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Wow so it is technically illegal that my house has the 3 prong dryer outlet? My stove as well upstairs runs through a 3 prong but it is one with 3 flat prongs, not bent one like the one downstairs and it runs my whirlpool flat top stove. Also my All American specifically says not to use with induction I believe or flat top stove at least which I believe is induction. Other than this the highest rated burners I can find are 1500w coils. The problem with these isn't the 150 dollars I have to spend but the still uncertainty that they will work especially with reviews I'm reading. It will get expensive testing and sending them back. Right now my best option has been to take 2 single 1000w hotplates and use those since its wide enough to cover 2, maybe even 3 lol but I don't like risking a tip over. Sorry don't mistake my questioning for anything but an eagerness to learn more. I respect everything you guys are teaching me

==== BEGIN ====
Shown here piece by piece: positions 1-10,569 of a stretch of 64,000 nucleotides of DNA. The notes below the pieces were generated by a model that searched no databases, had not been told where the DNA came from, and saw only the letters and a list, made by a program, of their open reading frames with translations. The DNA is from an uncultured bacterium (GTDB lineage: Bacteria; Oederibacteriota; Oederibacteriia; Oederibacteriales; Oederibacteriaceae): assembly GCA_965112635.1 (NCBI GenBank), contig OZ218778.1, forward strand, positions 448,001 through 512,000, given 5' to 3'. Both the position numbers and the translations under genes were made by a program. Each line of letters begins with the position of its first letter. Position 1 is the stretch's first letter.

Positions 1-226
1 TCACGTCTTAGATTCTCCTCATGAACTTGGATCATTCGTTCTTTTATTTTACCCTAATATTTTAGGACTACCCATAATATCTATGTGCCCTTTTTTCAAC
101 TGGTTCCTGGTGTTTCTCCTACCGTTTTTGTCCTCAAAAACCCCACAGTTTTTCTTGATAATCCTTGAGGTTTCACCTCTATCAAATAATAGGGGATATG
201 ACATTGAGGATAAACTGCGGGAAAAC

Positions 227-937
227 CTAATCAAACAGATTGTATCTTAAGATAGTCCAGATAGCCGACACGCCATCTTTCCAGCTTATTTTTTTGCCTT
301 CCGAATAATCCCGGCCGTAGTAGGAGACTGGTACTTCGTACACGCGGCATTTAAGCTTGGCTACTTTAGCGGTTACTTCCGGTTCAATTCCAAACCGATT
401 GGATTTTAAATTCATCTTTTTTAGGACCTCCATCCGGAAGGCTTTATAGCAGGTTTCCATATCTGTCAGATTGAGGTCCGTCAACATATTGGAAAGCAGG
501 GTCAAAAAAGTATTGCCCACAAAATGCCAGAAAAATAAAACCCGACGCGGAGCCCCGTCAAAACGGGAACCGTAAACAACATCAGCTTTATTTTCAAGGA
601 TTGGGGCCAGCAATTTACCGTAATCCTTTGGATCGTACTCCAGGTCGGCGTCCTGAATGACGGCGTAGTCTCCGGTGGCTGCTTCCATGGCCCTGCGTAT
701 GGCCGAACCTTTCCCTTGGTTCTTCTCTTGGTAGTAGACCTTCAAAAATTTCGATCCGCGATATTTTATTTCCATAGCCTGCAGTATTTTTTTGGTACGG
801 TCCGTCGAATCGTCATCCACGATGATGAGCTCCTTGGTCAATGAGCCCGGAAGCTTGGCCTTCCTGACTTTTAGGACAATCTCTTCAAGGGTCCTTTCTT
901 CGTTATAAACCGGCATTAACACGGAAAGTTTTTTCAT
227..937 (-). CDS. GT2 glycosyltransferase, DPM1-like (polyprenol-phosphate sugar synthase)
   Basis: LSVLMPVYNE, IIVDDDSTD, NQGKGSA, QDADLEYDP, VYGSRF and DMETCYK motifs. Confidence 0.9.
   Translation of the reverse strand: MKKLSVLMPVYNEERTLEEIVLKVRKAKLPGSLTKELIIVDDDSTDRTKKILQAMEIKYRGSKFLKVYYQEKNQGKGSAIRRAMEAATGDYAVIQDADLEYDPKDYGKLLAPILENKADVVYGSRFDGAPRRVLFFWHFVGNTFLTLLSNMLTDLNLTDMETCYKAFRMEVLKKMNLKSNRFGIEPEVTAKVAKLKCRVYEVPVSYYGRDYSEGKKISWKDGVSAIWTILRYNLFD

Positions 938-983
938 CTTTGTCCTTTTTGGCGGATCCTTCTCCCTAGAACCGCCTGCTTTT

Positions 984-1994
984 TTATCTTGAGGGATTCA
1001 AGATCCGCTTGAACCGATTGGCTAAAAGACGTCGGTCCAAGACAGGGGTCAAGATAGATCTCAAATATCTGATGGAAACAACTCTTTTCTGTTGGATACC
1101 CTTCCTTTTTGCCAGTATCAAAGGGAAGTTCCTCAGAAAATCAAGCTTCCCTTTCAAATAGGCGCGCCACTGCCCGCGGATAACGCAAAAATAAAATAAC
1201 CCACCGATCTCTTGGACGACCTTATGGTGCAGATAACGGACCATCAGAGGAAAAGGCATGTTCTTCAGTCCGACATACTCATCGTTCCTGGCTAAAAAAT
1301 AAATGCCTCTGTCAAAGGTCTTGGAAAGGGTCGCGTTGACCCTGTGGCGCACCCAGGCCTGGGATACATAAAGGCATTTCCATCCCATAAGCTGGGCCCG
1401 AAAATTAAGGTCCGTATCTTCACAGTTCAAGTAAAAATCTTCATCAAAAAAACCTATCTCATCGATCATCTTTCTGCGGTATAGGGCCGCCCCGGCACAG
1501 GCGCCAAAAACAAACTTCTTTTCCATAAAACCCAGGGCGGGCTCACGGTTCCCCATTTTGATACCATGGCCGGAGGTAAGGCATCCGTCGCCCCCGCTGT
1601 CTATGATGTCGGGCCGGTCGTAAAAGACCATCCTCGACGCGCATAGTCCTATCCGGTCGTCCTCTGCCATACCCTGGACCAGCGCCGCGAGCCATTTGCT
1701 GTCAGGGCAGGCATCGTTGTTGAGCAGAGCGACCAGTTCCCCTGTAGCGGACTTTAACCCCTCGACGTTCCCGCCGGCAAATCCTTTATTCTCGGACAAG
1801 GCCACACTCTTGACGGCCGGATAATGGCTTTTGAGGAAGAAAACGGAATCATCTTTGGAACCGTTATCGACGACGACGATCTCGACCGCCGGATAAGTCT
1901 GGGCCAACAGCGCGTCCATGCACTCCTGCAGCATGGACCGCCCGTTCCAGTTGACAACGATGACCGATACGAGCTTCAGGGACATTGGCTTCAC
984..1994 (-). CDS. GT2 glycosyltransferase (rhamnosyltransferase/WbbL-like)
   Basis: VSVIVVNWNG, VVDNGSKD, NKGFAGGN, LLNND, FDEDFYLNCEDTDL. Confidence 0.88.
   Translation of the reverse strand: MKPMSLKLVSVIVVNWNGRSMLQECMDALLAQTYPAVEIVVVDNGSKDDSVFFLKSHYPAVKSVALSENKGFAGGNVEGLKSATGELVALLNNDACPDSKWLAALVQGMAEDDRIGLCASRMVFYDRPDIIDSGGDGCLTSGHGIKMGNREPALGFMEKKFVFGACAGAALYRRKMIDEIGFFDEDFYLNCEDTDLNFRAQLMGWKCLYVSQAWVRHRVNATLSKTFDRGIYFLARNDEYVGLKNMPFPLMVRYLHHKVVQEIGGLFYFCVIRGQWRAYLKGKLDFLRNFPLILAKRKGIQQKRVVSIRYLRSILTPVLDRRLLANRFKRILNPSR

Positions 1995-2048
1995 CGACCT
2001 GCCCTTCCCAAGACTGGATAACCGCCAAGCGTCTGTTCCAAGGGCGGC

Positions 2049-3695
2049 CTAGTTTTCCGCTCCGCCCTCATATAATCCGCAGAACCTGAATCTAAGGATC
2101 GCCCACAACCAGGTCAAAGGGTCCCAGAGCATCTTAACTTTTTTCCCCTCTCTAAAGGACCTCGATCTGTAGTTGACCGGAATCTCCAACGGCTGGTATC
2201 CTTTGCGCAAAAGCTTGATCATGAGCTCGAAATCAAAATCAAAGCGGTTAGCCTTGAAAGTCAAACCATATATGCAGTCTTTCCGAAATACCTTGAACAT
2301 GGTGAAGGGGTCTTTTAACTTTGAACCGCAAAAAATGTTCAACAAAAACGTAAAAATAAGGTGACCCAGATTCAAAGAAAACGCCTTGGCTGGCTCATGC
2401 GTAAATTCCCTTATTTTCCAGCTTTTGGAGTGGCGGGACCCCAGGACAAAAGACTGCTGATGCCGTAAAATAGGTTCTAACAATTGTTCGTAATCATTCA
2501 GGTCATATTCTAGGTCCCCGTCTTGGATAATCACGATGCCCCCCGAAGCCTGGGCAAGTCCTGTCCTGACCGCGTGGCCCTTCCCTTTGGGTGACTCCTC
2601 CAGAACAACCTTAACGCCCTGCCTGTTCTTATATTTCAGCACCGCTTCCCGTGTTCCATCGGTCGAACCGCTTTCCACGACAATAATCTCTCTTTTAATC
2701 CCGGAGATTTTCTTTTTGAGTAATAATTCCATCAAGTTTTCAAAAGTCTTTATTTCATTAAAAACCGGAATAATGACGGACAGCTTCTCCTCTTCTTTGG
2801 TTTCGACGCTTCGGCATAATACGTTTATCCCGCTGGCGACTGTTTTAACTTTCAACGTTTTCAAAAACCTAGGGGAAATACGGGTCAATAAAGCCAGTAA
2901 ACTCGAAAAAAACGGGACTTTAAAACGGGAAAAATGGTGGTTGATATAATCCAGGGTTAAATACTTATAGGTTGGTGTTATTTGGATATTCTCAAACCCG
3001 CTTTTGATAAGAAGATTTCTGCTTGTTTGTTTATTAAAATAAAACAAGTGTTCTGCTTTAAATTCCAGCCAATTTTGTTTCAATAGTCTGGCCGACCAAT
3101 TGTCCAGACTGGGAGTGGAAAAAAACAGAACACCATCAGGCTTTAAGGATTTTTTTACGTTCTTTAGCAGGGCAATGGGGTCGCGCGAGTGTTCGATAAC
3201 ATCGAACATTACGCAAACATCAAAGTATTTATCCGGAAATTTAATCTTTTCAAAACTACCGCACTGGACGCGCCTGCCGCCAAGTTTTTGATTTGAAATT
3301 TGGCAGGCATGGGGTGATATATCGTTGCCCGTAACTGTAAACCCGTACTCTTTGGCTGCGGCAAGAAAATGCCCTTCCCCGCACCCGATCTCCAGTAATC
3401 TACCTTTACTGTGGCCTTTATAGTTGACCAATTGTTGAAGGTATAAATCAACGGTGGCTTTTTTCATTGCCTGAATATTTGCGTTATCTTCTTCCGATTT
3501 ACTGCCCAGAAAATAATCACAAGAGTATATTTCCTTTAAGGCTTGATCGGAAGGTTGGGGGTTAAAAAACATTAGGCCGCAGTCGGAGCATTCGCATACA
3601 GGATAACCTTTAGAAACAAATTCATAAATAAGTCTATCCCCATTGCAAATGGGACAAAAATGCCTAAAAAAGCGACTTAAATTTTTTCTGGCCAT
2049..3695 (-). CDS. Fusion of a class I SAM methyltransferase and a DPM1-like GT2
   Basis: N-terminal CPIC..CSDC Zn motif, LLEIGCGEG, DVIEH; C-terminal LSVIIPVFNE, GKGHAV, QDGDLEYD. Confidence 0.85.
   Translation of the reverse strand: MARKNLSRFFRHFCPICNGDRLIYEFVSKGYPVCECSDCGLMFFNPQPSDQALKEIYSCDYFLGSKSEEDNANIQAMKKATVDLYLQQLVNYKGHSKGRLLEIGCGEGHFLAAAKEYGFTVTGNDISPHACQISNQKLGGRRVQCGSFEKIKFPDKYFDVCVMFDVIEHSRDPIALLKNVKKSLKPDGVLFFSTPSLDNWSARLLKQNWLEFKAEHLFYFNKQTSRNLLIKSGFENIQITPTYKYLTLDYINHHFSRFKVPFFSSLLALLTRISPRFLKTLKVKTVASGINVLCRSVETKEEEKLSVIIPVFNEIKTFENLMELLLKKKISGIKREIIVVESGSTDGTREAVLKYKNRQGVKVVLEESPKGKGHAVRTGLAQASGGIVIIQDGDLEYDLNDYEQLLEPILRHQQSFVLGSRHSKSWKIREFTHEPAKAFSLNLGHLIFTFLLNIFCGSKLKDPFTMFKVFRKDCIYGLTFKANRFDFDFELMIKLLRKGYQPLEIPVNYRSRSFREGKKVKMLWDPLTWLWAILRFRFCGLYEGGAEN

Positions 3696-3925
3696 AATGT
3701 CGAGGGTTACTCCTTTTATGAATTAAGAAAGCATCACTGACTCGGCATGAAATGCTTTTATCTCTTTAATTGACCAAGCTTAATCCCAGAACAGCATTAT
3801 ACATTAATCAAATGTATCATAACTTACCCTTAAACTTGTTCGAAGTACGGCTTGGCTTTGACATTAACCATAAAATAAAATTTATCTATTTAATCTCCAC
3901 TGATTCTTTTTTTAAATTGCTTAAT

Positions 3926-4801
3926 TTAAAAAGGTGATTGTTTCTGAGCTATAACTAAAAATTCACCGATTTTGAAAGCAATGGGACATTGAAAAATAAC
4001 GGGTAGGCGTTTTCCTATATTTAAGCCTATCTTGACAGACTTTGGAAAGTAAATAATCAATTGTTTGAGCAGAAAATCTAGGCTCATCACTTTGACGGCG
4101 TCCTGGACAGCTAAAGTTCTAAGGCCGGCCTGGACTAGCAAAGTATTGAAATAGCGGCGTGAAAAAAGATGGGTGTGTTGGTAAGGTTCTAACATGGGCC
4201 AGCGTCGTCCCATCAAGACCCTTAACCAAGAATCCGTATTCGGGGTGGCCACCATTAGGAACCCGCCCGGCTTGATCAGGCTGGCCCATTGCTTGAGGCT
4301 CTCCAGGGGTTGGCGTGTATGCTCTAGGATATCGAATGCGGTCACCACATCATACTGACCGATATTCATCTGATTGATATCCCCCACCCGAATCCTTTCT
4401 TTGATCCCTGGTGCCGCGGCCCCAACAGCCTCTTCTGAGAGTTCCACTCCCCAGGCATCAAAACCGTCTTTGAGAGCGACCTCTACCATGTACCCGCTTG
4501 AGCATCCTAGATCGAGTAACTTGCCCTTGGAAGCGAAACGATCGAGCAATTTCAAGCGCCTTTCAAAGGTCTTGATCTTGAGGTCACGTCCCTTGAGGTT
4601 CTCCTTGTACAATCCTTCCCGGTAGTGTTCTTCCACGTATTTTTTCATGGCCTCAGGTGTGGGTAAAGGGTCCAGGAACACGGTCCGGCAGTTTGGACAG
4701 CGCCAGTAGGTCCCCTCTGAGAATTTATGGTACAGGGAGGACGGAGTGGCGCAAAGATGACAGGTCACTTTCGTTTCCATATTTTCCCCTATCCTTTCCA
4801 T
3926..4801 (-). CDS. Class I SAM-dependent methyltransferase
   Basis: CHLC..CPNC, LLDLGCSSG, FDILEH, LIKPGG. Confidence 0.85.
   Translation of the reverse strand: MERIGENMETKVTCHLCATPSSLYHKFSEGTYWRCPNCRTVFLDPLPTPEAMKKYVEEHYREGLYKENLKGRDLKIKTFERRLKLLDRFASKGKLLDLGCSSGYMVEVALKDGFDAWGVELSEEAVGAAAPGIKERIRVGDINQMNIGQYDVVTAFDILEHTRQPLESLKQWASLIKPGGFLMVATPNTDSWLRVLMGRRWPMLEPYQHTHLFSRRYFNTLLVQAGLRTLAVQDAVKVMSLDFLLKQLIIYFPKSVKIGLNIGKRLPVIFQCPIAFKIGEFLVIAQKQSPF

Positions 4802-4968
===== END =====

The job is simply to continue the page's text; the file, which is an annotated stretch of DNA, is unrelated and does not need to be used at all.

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Old 02-19-15, 05:37 AM
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Also, what if I purchased a 220v hotplate? Is there anyway of wiring that so it could safely use that outlet via some sort of adapter?
 
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Old 02-19-15, 05:41 AM
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Your house was probably build prior to the code updating requirements for grounding purposes which entails 4 prong receptacles and plugs. Cooktops are hardwired. Stoves are plug 'n play. The reason your upstairs stove has that three flat prong plug is that it is rated (along with the wiring and overcurrent protection) at 50 amps, not 30 as your dryer is. Your pressure cooker is probably aluminum and will not work on induction, and will be too heavy for glass top stoves, thus the warning.